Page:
3. #13
    V.I.P. Tarik Sultan's Avatar
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    Quote Originally Posted by kayshier View Post
    I agree, i think in reading the other thread i got lost in some of the points.
    it might be more instructive to have a separate discussion about this particular issue.

    what i find particularly interesting is his point about the acknowledgement of the inherently female moves in ME dance, and making it look 'male' for want of a better explanation...
    i think he tries as much to make it 'masculine' by the costume choice, as well as more athletic moves...or maybe more dramatic moves that require some more athleticism.

    for me, (and i'm no expert) i think he does oriental dance..
    I suspect A'isha (sorry for pointing you out but you are one of the more vocal ones on this topic ) may feel it is not belly dance/raks sharki, because he has taken something feminine and tried to make it as masculine as possible.
    but i have a question on that, If a man decides to dance professionaly, and has to acknowledge this 'feminine essence' then doesn't it set him up for some serious difficulty? in a society that may not be accepting of this?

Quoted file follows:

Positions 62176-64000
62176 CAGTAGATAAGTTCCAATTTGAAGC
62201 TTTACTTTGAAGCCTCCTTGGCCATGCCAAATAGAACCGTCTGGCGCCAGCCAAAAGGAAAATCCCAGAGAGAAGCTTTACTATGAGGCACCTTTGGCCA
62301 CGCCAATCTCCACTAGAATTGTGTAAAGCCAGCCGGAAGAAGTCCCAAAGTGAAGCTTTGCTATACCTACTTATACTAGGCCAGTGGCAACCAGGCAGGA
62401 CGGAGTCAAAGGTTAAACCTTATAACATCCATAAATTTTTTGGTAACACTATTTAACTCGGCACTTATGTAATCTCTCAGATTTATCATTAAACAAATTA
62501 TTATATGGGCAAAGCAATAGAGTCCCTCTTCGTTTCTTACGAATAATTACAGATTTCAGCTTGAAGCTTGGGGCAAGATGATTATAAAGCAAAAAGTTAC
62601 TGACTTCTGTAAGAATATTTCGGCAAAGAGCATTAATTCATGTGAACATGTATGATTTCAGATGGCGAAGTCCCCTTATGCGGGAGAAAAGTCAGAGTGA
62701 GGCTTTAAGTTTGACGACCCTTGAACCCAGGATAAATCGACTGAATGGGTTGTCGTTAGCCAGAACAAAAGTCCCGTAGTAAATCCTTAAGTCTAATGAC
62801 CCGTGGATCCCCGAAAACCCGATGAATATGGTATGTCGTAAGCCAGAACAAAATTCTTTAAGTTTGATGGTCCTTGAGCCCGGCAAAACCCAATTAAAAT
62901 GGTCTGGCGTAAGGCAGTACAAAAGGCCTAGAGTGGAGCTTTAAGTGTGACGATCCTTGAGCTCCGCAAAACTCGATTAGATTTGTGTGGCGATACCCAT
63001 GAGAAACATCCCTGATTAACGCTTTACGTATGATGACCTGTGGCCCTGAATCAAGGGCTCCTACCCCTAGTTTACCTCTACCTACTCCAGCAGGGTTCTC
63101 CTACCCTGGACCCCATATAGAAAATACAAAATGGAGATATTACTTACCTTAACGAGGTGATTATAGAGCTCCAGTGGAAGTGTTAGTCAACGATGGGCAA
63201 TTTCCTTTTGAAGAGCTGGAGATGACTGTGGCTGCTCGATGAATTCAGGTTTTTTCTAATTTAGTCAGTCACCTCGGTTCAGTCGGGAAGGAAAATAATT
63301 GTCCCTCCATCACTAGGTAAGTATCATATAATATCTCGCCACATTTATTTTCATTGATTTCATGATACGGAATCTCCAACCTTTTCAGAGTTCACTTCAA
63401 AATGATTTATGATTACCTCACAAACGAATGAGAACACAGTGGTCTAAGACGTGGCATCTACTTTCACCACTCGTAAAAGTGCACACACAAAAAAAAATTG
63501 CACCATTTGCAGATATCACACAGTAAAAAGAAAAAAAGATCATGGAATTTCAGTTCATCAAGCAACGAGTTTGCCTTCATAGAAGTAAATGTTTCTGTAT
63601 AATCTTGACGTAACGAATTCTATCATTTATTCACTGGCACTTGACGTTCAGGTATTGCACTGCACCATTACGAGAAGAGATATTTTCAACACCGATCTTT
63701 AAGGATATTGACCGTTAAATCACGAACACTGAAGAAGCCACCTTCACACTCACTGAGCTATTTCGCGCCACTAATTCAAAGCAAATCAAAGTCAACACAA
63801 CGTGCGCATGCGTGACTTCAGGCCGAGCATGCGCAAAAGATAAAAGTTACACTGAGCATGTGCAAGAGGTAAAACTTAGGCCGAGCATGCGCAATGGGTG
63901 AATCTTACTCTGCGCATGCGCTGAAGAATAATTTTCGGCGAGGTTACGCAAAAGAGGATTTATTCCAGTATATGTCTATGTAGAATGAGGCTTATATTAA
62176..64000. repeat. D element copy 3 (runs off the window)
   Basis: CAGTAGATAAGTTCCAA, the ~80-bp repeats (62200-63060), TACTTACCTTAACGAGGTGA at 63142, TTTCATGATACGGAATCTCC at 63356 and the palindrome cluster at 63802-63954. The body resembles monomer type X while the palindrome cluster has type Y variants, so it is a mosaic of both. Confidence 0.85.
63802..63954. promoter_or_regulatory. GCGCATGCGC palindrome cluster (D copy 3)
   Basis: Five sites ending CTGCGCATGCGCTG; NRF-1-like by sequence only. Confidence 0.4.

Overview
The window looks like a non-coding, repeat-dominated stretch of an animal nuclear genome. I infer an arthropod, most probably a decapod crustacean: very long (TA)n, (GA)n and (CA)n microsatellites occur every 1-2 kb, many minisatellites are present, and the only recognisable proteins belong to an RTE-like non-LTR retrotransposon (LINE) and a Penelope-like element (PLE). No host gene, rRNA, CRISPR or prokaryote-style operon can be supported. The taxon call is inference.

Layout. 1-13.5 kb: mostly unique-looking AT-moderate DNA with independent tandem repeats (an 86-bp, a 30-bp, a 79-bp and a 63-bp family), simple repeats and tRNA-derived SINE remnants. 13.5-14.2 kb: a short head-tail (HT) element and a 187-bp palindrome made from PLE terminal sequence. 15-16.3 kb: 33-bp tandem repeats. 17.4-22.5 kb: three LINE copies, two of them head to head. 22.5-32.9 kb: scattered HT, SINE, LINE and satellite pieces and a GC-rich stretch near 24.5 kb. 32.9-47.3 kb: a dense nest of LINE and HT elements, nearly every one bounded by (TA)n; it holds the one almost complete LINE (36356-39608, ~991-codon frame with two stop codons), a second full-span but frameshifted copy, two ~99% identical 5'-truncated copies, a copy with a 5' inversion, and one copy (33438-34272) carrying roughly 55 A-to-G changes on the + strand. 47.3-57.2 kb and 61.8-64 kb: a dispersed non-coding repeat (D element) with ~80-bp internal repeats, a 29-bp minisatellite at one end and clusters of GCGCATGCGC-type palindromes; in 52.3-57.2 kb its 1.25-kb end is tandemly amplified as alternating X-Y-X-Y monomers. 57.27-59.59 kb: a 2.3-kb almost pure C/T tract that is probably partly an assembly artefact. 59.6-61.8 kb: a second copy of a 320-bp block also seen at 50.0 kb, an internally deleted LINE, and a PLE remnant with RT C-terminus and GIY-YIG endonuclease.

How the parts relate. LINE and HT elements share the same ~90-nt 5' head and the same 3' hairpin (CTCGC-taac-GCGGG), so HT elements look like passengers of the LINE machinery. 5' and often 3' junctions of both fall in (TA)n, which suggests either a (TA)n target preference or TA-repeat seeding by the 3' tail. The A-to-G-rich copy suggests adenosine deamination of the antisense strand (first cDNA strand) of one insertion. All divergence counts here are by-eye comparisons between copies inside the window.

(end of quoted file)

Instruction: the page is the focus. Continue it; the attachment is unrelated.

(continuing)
while i agree you have to be true to what you are dancing, and in a sense get into a whole character on stage, because it is a performing art, you also have to acknowlegde that it is a man dancing on stage, and as such should also be a man. (as to what that is, i think it is intrinsic)
    this to my mind, could be reflected in the costume choice, as in the case of Tito, it could be reflected in how he dances.


    The moves are not really male or female. Its the spirit of the dancer that is female. However, because most people see women in the media dancing, of course its considered a woman's profession.

    The problem is not the moves he does. There's nothing that Tito does by way of movement that you don't see guys doing when they party. The issue is a man being involved in something that is considered so low class, only poor and desperate women would do it for pay.